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The Case for Complacency

Author:  Tanisha M. Fazal

Affiliation: University of Minnesota, Minneapolis, USA

Organization/Publisher: Foreign Affairs

Date/Place: September/October 2021/USA

Type of Literature: Article

Word Count: 1934 


Keywords: Foreign Policy, US Security, John Mueller


The author presents the views of political scientist John Mueller from his latest book, to answer how the United States should respond to international crises. According to Mueller, America should not aim for a transformation but for “complacency,” which Mueller describes as “minimally effortful national strategy in the security realm.” Mueller argues that the idea of ​​significant wars has become virtually obsolete and that the US foreign policy establishment is prone to panic, is disproportionate in identifying potential threats, and then counterproductive in taking action against them. One of the first scholars to argue that war is in retreat, Mueller compiles reams of historical evidence to chronicle a series of errors in American foreign policy from the Vietnam War to the invasion of Iraq. Current discussions about US grand strategy are dominated by figures with “deep anxiety” about the sustainability of the liberal international order and by others who advocate for limited humanitarian interventions in the face of atrocities abroad. The US must stop overestimating threats—particularly the threat of war. For now, at the least, the United States must reduce its military, resist temptations from outside interference, and redirect its time and money toward preserving American democracy.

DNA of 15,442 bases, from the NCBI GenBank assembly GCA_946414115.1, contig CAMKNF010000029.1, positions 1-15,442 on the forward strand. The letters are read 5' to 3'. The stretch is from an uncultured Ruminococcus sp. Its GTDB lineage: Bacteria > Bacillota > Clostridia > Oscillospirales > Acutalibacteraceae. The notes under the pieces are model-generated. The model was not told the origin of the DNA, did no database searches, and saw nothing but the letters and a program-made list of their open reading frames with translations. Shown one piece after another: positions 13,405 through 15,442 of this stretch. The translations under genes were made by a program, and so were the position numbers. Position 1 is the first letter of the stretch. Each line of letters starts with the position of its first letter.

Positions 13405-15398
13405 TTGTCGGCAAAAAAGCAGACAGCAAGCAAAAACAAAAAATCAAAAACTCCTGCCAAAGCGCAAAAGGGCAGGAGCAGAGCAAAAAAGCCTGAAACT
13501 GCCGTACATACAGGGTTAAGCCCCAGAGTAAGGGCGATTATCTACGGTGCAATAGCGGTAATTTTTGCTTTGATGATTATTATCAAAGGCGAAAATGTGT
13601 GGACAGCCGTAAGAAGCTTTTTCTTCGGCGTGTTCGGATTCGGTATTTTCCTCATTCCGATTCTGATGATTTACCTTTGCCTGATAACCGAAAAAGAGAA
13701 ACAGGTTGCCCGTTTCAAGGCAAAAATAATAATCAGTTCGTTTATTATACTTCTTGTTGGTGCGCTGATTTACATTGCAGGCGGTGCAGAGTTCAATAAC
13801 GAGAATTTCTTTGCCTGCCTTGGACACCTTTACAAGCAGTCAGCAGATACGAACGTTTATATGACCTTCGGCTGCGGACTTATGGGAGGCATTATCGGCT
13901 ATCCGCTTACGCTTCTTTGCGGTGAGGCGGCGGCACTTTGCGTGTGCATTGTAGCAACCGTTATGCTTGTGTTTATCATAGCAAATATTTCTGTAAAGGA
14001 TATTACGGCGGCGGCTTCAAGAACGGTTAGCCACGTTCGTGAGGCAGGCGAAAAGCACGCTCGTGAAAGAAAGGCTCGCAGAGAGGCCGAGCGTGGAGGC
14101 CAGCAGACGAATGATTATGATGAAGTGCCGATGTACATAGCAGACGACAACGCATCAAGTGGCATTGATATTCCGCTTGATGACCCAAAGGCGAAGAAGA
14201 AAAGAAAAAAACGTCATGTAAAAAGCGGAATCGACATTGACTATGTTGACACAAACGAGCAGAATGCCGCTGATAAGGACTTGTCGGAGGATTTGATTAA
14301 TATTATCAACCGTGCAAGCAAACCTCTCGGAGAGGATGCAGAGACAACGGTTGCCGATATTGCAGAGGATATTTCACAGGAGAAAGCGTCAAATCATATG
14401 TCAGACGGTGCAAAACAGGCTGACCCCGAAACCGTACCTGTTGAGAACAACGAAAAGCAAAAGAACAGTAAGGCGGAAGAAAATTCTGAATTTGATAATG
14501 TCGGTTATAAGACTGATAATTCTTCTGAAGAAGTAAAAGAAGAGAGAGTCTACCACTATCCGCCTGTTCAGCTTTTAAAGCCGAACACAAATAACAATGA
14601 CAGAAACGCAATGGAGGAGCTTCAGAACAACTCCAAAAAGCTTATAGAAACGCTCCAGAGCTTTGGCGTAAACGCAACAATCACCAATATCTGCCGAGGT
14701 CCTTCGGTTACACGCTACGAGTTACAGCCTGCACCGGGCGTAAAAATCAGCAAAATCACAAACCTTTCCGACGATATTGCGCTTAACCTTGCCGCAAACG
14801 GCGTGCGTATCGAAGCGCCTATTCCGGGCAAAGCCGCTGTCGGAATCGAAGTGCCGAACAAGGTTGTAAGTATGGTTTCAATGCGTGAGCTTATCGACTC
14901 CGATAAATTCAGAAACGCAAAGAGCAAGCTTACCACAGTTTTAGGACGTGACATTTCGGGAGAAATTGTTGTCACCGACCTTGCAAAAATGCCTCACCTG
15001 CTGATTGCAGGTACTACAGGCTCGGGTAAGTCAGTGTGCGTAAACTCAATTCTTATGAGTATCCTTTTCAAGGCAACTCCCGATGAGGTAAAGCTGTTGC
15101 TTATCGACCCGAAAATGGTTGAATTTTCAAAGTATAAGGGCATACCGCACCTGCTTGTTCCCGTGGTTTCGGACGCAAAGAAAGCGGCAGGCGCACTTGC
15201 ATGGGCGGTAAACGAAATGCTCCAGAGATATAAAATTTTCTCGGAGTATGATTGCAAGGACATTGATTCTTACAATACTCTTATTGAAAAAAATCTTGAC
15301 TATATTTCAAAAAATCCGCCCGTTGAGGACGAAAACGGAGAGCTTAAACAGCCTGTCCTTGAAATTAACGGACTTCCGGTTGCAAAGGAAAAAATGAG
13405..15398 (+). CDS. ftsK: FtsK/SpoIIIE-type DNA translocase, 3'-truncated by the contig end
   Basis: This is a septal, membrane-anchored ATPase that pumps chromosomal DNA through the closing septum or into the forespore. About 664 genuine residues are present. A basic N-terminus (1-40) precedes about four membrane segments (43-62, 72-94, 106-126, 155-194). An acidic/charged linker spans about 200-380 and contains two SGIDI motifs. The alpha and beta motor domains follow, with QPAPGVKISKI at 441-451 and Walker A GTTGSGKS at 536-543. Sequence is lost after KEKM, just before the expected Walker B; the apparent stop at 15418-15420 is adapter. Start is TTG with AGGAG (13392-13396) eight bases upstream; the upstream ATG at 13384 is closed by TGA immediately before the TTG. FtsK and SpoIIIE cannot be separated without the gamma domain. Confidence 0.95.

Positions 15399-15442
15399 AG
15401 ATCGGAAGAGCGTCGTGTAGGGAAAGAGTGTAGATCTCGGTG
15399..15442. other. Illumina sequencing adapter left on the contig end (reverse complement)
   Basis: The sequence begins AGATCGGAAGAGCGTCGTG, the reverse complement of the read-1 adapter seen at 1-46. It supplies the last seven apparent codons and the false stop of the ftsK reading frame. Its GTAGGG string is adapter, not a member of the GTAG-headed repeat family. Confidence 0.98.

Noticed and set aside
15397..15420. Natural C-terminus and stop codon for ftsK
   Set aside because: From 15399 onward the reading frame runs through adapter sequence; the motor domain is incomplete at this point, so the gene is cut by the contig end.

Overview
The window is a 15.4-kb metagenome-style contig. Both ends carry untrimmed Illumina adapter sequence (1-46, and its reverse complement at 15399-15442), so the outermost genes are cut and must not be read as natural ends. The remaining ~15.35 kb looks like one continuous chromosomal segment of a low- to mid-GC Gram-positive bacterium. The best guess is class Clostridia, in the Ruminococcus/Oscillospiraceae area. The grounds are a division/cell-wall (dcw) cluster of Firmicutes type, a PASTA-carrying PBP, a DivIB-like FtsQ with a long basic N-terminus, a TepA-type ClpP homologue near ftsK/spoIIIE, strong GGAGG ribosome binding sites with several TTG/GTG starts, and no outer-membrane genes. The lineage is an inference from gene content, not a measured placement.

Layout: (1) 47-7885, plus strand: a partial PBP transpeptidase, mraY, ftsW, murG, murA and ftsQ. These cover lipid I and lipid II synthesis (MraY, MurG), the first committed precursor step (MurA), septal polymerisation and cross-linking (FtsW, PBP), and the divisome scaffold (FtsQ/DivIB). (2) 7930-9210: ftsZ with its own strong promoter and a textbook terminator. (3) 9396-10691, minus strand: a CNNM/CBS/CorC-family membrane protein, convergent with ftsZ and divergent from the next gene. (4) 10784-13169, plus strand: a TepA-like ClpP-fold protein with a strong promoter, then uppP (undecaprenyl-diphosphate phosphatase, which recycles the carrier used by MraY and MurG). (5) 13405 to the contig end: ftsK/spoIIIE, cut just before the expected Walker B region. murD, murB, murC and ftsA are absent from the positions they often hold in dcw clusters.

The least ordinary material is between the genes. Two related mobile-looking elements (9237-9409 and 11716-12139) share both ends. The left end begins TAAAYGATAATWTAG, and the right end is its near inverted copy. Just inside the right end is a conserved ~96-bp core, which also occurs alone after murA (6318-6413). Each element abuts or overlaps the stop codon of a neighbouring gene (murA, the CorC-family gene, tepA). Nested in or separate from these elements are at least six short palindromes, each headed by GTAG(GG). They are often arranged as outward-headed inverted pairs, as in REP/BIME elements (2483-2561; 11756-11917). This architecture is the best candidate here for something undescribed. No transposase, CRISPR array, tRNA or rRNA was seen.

By: Taqwa Abu Kmeil, CIGA Research Assistant



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